Tuesday, April 1, 2008

Low low values

UPDATE: Keith Olbermann is reporting that Wal-Mart has relented. The Shanks get to keep their money. Hip Hip Hooray!

I'm going to apologize in advance for this - I'm cranky. I also have to apologize for bringing my personal beliefs into my normally easy going posts, but I'm hopping mad about this and I have to share. If you are familiar with the news story involving Deborah Shank, you probably know where this is going. If not, please read on. This is something I think we should all be aware of before we spend any money at Wal-Mart.

Now, I've always felt a little queasy about shopping there. I know the low prices are at a high cost to somebody - the staff, the mom and pop shops nearby, the overseas manufacturers or the US jobs - somebody pays for us being able to buy pants for six bucks. I've known this for awhile, but dang it, when you are broke, sometimes you have to put your outrage in perspective. Not so now. I am not going to spend one thin dime at Wal-Mart until they resolve the issue of Deborah Shank.

Mrs (now Ms.) Shank worked at Wal-Mart stocking shelves. She was enrolled in the company health plan. Unfortunately for Mrs. Shank, she was in an automobile accident eight years ago which caused severe brain damage. She now lives in a nursing home and has short term memory loss; she'll never be the same.

Mr and Mrs Shank sued the trucking company involved in the accident and received a one million dollar settlement. After legal fees, the Shanks were left with about $420,000 for Mrs. Shank's lifetime care. She's only in her early 50s, so that isn't much money for round the clock nursing home care. Wal-Mart, her employer, had paid about $470,000 in medical expenses for Mrs. Shank. Unfortunately, there is a clause in the medical policy that allows Wal-Mart to go after any settlements to repay the company for medical expenses. Wal-Mart sued the Shanks and won. The Shanks have about $200,000 of the original settlement left but Wal-Mart is owed the full $420K. As if this wasn't bad enough, and it is plenty bad, after losing their suit with Wal-Mart, the Shanks lost their son in Iraq. Because of Mrs. Shank's injury, she has to learn about her son's death every day - every day because she can't remember that he has died. Her husband works two jobs to try to support the family, though technically he is no longer her husband; he had to divorce her so she could receive a few more dollars from medicaid as a single woman.

So this poor devastated woman whose life was destroyed was sued by a company that grossed 90 billion dollars in the third quarter of 2007 for a paltry $420K. The company says that gosh darn it they are sorry but rules are rules. The US Supreme Court has refused to hear the case and so the Shanks are just out of luck.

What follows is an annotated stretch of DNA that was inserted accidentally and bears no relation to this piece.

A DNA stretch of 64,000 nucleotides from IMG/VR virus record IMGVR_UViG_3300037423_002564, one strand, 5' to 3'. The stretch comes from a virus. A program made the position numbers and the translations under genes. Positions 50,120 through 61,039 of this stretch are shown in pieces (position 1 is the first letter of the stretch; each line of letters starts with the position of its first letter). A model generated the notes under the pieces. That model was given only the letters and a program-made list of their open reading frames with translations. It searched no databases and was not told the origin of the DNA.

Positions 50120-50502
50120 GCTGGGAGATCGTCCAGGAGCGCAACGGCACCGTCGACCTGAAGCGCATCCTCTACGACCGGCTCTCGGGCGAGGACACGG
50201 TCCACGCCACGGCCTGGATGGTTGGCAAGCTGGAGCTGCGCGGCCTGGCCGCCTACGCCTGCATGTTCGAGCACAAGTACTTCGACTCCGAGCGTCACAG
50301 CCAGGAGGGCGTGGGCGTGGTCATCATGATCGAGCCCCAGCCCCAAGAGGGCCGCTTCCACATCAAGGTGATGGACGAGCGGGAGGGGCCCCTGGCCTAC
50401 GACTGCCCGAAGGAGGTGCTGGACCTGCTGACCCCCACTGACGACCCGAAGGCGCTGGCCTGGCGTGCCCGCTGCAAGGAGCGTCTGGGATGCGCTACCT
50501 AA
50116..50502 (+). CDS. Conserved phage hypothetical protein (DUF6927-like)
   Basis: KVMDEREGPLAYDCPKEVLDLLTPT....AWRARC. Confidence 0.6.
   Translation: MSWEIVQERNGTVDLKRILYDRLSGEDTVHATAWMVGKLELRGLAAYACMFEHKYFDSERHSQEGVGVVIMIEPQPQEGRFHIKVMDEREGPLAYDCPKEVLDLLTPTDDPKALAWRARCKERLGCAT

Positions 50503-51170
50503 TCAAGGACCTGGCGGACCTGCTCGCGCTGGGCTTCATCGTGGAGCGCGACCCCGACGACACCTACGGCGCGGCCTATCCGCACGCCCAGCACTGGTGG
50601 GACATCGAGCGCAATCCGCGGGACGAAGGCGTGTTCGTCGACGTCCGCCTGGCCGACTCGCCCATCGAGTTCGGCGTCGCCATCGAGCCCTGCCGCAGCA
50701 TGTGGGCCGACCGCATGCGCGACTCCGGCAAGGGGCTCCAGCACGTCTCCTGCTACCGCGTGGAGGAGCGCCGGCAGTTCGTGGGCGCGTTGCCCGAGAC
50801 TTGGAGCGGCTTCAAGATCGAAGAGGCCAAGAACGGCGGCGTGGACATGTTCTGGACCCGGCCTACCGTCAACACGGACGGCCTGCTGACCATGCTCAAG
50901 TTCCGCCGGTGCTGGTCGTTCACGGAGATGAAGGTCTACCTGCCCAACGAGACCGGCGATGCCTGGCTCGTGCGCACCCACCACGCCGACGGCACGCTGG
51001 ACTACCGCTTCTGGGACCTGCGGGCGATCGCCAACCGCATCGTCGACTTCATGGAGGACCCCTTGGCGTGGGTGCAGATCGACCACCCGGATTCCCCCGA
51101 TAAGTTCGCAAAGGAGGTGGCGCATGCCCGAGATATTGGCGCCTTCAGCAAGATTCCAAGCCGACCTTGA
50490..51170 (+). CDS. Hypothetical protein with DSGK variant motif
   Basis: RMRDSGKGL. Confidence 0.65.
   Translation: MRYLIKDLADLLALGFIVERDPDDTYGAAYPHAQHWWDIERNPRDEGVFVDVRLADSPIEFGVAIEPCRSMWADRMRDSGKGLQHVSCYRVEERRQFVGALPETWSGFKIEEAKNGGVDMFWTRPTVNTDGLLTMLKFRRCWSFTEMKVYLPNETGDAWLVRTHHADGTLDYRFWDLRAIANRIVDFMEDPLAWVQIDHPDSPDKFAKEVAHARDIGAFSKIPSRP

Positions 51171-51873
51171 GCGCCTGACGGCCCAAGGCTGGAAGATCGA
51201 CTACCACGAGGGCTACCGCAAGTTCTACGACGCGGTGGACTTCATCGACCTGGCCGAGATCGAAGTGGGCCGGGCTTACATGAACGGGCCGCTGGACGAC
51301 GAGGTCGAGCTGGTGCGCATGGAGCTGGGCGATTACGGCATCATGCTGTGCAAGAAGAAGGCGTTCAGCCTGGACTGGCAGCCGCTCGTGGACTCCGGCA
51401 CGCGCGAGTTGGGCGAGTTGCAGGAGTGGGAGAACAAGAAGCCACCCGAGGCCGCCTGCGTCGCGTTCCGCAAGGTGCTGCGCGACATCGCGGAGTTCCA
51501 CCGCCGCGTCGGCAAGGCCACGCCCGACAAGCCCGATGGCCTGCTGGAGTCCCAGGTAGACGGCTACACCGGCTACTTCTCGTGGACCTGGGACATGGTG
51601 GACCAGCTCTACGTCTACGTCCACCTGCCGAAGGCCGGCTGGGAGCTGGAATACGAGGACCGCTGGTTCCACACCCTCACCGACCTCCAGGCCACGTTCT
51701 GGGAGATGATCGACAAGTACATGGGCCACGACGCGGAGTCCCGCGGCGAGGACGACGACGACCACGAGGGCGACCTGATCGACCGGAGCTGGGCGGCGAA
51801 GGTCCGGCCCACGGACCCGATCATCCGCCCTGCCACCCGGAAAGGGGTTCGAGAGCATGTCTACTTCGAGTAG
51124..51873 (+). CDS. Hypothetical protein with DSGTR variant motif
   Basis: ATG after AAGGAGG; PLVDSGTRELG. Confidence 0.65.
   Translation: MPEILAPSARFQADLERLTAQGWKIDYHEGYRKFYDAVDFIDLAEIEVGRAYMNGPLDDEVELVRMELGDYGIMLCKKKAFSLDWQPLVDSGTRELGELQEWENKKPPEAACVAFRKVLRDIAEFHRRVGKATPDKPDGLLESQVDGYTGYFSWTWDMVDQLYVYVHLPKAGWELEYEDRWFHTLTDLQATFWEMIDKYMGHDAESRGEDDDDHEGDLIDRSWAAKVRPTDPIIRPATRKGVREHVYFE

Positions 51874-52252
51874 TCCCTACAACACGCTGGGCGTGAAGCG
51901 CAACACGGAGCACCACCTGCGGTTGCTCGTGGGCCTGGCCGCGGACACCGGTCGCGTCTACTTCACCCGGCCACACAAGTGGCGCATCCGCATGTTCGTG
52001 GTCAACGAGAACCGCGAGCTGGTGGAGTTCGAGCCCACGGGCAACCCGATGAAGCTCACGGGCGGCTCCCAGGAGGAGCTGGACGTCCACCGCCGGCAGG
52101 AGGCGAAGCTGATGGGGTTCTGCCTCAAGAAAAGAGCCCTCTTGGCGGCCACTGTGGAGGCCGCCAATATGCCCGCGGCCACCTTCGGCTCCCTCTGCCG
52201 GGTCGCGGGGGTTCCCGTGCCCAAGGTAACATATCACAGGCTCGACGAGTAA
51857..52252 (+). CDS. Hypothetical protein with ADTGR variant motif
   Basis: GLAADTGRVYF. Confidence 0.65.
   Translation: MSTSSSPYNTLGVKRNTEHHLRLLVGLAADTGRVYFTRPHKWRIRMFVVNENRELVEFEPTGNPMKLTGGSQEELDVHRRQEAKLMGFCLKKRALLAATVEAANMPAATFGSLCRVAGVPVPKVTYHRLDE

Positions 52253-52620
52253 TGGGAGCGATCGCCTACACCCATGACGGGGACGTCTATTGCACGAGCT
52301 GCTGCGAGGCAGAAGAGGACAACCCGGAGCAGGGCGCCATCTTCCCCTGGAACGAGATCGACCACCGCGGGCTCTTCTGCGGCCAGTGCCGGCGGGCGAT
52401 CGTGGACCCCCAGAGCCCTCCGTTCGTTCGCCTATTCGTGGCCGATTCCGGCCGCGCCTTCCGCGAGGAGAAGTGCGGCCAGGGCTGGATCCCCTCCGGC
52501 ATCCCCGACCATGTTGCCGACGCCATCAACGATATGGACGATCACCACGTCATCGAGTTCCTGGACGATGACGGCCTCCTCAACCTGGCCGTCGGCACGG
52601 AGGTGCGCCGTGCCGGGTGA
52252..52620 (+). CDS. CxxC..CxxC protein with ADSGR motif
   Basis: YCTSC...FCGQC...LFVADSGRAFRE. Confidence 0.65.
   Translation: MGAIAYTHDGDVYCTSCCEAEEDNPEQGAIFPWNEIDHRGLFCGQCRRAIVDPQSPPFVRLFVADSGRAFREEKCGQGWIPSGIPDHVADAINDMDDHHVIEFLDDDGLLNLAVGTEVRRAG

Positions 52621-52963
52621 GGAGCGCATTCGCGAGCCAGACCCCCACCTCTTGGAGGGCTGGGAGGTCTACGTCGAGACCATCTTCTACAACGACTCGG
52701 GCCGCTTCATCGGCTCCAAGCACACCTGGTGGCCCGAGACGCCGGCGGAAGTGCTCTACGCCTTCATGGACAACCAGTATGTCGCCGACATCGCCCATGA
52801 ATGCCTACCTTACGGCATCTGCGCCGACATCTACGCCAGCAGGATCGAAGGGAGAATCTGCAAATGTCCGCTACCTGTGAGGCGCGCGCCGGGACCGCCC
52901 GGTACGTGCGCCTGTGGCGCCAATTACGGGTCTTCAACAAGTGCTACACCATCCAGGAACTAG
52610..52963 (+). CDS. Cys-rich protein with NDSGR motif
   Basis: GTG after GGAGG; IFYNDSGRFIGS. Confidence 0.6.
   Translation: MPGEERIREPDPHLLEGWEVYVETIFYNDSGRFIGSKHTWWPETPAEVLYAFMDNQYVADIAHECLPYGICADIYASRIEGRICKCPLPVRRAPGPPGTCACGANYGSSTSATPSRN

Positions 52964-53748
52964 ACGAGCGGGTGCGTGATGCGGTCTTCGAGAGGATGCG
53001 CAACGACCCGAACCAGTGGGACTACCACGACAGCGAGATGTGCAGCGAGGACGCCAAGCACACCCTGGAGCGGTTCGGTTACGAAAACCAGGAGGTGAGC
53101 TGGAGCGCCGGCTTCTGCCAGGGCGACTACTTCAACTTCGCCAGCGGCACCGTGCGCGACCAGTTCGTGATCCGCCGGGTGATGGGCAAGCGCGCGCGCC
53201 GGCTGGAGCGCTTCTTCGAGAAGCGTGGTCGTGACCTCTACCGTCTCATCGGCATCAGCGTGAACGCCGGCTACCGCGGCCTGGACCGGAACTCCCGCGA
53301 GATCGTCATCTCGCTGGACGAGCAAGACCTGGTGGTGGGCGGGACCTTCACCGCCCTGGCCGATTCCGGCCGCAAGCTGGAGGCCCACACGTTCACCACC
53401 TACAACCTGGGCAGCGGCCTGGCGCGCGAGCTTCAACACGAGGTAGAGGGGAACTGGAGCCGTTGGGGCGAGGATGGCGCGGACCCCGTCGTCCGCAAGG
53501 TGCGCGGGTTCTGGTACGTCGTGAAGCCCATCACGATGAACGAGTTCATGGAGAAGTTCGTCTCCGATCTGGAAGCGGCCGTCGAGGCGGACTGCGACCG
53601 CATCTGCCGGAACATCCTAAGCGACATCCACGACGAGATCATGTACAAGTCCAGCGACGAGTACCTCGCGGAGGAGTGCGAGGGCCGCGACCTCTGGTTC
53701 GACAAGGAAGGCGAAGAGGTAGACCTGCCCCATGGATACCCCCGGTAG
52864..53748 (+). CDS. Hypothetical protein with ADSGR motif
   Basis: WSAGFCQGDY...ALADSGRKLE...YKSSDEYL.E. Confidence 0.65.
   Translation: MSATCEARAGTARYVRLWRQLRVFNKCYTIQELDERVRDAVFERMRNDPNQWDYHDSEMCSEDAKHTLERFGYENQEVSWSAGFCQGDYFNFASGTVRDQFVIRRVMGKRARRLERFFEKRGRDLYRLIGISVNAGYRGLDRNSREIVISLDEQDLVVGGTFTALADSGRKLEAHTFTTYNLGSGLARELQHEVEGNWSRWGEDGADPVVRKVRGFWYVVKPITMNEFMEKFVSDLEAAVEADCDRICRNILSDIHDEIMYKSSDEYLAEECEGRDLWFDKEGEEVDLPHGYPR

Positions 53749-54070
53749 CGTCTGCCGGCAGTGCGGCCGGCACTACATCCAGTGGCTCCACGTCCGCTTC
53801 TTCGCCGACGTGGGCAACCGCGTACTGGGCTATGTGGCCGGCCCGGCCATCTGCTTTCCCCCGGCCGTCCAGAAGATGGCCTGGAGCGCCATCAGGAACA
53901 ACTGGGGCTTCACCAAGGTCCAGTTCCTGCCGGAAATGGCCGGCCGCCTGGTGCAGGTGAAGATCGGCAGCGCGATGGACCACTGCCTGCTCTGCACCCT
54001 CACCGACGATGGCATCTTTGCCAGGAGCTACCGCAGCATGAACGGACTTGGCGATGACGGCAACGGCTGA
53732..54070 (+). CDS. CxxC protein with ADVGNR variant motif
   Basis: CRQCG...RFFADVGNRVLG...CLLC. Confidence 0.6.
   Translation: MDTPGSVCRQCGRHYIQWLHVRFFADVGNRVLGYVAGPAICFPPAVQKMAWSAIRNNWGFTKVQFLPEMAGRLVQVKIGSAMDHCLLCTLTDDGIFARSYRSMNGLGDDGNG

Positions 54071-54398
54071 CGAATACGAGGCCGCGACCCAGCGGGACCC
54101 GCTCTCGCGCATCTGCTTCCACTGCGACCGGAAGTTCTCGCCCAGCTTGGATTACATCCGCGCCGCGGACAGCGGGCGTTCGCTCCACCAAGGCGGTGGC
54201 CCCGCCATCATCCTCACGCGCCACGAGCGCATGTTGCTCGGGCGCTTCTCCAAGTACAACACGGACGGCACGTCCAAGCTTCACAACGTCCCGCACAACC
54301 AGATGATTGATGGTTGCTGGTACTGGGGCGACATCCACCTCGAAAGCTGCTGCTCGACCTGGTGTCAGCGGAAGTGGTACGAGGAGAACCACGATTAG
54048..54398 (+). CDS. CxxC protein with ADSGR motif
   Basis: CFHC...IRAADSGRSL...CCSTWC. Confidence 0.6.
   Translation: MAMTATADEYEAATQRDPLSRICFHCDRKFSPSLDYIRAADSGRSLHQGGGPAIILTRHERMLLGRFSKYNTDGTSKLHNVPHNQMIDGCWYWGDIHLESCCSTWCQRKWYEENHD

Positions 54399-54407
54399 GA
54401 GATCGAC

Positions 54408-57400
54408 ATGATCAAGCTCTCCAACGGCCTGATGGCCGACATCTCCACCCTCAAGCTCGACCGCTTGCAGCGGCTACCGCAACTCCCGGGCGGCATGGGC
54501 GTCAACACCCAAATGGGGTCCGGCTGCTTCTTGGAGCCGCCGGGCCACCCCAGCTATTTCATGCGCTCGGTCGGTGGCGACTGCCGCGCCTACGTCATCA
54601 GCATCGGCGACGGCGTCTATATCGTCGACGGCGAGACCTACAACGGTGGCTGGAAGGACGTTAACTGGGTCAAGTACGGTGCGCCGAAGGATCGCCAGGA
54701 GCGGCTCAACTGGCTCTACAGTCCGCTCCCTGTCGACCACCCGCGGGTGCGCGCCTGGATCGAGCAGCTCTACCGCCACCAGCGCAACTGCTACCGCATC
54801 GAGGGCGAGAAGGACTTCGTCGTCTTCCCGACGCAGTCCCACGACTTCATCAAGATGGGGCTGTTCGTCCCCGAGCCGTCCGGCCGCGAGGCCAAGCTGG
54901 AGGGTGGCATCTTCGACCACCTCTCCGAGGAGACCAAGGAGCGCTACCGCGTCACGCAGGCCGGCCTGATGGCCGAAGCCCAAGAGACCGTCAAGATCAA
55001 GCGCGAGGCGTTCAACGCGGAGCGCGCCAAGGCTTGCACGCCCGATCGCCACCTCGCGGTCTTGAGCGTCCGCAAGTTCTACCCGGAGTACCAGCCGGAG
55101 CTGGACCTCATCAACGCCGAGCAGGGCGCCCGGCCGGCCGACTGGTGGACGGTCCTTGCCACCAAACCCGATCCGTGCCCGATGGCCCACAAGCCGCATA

The only way to help teach corporate giants that they must have compassion and morality is to stop shopping there until they shape up. I hope you will consider this before purchasing anything at Wal-Mart.

My hero, reporter Keith Olbermann, is going to keep this on the forefront by talking about it every day until the company makes a change. Please watch his report for a chance to see Edward R Murrow back in action.

Oh how I wish this was an April Fools' joke.


Heidi said...

I believe it's called subrogation--when the insurance company goes after the third party if you win a settlement to recover what they paid to you. All insurers do it, not just Wal-Mart, so this isn't just another eeevil Wal-Mart thing. Heck, when my DH jumped out of an airplane and landed on his head, even the military insurance folks called me asking if there was a 3rd party involved in the accident (the Earth? The force of gravity?) that they could go after to recover the funds they paid out for his care at a civilian ER.

Now, that said--it would be good PR for Wal-Mart's insurer to turn around and donate the $420K back to the woman. However, if they do that for her, then don't they have to do that for everybody whose case gets subrogated? I'm not so sure it's as clear-cut as it seems.

Kimberly Ann said...

I get the subrogation idea - and for settlements of big money I agree that the insurance company shouldn't be left holding the bag. But to go after a settlement that is less than the expenses themselves, that just seems too much greed. I think they should tap into those huge profits and change their policy to reflect that they review each situation and apply some fair principles of dollars spent versus settlement amount. Something that makes sense. I agree there isn't an easy solution but there has to be something better than this. Thanks for your thoughts, Heidi!

Doralong said...

I think morally nauseating is the term we're looking for here.

Professor said...

There are so many things wrong here. It's horrible. I'm sickened by Wal-Mart.